24. R. B. Moffett and B. D. Aspergren, "Tetrahydrofuran can cause fire when when used as a solvent for LiAlH4", Chem. Eng. News., 32, 4328 (1954).
28. E. Fleck, Merck, Sharp & Dohme Company Memo, May 11, 1960.
32. A. G. Davies, "Explosion hazards of autoxidized solvents", J. Roy. Inst. Chem., 386 (1956).
33. G. Lindgren, "Autoxidation of diehtyl ether and its inhibition by diphenylamine", Acta. Chim. Scand., 94, 110 (1946).
35. A. G. Davies, Organic Peroxides, Butterworths, London, 1961.
38. P. R. Dugan, Ind. Eng. Chem., 56, 37 (1964).
39. R. N. Feinstein, "Simple method for removal or peroxides from diethyl ether", J. Org. Chem., 24, 1172 (1959).
40. Encyclopedia of Chemical Technology, Vol. 5, (Ed. R. E. Kirk and D. F. Othmer), Interscience Publishers, New York, 1950, pp. 871, 142.
41. Encyclopedia of Chemical Technology, Vol. 6, (Ed. R. E. Kirk and D. F. Othmer), Interscience Publishers, New York, 1950, p. 1006.
42. D. G. Jones,

Patent GB699079

(1953); Chem. Abstr., 49, 3262f (1955).
43. Chemical Safety Data Sheet--SD 29, Ethyl Ether, Manufacturing Chemists' Association, Washington, D.C., 1956.
44. W. Dasler and C. D. Bauer, "Removal of peroxides from ethers", Ind. Eng. Chem. Anal. Ed., 18, 52 (1946).
45. E. R. Birnbaum, personal communication, August 11, 1964.
46. Manual of Techniques, Metal Hydrides, Inc., Beverly, Massachusetts, 1958.
47. J. B. Ramsey and F. T. Aldridge, "Removal of peroxides from ethers with cerous hydroxide", J. Am. Chem. Soc., 77, 2561 (1955).

Organic Peroxides, Butterworths, London, 1961, p. 344:

Removal of Peroxides

The gradual formation of peroxides in many organic compounds, particularly solvents and the purified hydrocarbons derived from petroleum industry, made it inevitable that means would be devised whereby such compounds could be removed or decomposed so as to avoid explosions during subsequent processing.

The use of lead dioxide for decomposition and prevention of peroxides in ether100 reflects the discovery by Criegee, Pilz and Flygare101 that hydroperoxides are converted to other compounds (generally ketones) on treatment with lead tetra-acetate or lead dioxide. Presumably the exploside cyclic peroxides present in autoxidised ether are unaffected by this reagent.

Solid potassium hydroxide102, calcium hydroxide precipitated from calcium chloride by sodium hydroxide103 and a copper-zinc couple104 have also been proposed as efficient means of removing peroxides from solvents. Some solvents can be freed from peroxides by passage through a column or alumina; this method has been found to be particularly applicable to dioxan and di-n-butyl ether, but is not so successful for diethyl ether105.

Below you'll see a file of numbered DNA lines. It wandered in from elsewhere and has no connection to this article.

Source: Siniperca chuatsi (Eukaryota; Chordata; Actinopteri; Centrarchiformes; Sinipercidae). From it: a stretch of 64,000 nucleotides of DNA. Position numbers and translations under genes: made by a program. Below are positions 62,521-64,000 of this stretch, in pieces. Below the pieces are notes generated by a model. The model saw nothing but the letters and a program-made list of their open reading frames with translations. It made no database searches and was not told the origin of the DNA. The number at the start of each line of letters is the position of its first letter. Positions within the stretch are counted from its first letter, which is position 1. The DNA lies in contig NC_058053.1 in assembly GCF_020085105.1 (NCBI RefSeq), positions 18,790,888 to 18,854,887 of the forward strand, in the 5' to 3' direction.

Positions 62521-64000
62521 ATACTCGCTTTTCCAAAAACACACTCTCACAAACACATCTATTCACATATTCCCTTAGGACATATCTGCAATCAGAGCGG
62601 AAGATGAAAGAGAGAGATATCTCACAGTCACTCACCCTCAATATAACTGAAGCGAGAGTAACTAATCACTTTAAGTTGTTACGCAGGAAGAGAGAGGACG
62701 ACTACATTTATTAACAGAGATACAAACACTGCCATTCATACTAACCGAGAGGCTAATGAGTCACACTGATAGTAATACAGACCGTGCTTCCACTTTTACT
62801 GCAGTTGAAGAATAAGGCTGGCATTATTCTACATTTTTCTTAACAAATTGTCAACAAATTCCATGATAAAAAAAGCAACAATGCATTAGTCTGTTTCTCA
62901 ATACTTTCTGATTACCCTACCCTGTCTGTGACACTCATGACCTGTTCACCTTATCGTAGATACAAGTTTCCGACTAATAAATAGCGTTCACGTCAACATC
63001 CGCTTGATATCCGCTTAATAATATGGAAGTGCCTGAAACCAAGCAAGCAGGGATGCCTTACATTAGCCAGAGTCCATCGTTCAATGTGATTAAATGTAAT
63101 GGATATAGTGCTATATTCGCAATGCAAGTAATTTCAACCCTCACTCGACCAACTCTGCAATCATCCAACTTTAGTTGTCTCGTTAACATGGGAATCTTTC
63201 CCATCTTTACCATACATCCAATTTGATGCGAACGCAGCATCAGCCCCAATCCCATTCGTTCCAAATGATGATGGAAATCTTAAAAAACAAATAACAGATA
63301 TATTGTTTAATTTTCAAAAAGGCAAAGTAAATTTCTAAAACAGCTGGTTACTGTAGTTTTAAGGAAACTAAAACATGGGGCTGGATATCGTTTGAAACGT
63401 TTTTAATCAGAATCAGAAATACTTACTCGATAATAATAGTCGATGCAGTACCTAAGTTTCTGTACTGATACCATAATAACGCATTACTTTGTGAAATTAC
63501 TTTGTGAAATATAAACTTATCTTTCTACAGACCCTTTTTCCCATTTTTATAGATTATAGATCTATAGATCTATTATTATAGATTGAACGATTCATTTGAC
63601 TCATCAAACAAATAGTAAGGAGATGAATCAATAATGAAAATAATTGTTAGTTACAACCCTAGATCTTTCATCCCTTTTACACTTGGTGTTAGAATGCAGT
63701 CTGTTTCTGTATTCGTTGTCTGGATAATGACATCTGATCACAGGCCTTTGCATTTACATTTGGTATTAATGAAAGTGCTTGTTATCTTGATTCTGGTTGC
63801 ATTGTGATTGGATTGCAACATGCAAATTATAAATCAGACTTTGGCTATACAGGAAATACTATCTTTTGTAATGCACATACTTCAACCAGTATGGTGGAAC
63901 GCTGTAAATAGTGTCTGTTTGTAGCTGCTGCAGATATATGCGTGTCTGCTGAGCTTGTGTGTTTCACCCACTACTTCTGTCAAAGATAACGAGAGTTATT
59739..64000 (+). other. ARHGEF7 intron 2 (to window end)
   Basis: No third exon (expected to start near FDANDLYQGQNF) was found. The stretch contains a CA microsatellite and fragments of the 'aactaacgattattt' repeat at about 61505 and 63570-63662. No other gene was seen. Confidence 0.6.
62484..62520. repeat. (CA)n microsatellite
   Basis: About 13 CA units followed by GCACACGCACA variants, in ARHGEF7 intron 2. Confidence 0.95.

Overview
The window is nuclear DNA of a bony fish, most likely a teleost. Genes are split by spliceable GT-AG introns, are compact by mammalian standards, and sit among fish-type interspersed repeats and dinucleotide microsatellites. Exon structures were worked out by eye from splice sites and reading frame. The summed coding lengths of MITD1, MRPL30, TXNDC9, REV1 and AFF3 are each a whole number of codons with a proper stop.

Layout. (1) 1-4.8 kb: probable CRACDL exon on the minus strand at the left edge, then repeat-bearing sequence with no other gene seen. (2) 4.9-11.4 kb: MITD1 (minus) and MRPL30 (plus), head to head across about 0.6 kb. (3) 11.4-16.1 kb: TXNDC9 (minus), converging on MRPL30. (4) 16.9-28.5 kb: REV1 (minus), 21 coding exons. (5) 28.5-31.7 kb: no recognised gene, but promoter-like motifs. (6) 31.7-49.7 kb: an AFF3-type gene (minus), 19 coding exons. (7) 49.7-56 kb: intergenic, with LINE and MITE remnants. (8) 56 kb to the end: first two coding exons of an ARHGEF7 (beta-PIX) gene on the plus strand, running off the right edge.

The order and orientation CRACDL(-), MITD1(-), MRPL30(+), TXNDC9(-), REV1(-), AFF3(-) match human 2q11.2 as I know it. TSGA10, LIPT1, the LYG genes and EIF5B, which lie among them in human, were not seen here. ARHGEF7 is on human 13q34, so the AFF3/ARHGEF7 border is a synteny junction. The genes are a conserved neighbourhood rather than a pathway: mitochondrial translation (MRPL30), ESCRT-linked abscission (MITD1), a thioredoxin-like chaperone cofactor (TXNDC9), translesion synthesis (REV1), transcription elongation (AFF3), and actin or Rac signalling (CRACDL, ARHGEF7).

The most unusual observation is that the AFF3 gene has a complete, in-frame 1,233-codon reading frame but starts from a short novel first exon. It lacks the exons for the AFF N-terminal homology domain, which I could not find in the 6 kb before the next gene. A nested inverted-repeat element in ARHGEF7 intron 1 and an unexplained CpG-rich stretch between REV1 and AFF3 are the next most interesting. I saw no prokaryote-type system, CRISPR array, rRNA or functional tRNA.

Two methods have recently been reported for treating autoxidised ether. The first utilised an acid solution of ferrous sulphate for washing the ether, and it is claimed that peroxides are reduced to at least 2.5 parts per million by this means106. In the second method the ether was treated with the hydroxyl form of the anion-exchange resing, Dowex 1; it was also noticed that if fresh ether was stored over this resin peroxide formation was largely prevented107.

Methods of removal of peroxides from olefins by treating with alkali or sulphides108, from various hydrocarbons by use of finely divided iron109, and from cracked gasolines by hydrogenation110, have all been proposed.

It has been claimed that tetrahydrofuran can be stabilised against peroxide formation by the addition of cuprous chloride111.

99. S. Dykstra and H. S. Mosher, J. Amer. Chem. Soc., 1957, 79, 3474.
100. F. R. Fisher and R. A. Baxter, Mines Mag., 1940, 447.
101. R. Criegee, H. Pilz and H. Flygare, Ber., 1939, 72, 1799.
102. W. Lepper, Chem. Ztg., 1942, 66, 314.
103. J. B. Ramsey and F. T. Aldridge, J. Amer. Chem. Soc., 1955, 77, 2561.
104. H. Fierz-David, Chimia, 1948, 1, 246
105. W. Dasler and C. D. Bauer, Ind. Eng. Chem. Anal. 1946, 18, 52
106. J. A. Dukes, Chem. Abs., 1959, 53, 11194.
107. R. N. Feinstein, J. Amer. Chem. Soc, 1959, 24, 1172.
108. Shell Dev. Co.,

Patent US2545199

109. Standard Oil Dev. Co.,

Patent US2563598

110. Standard Oil Dev. Co.,

Patent US2542471

111. Farbwerke Hoechst,

Patent GB948506


I guess the above can be interpreted so that storing diethyl ether over NaOH will stabilize it. ;)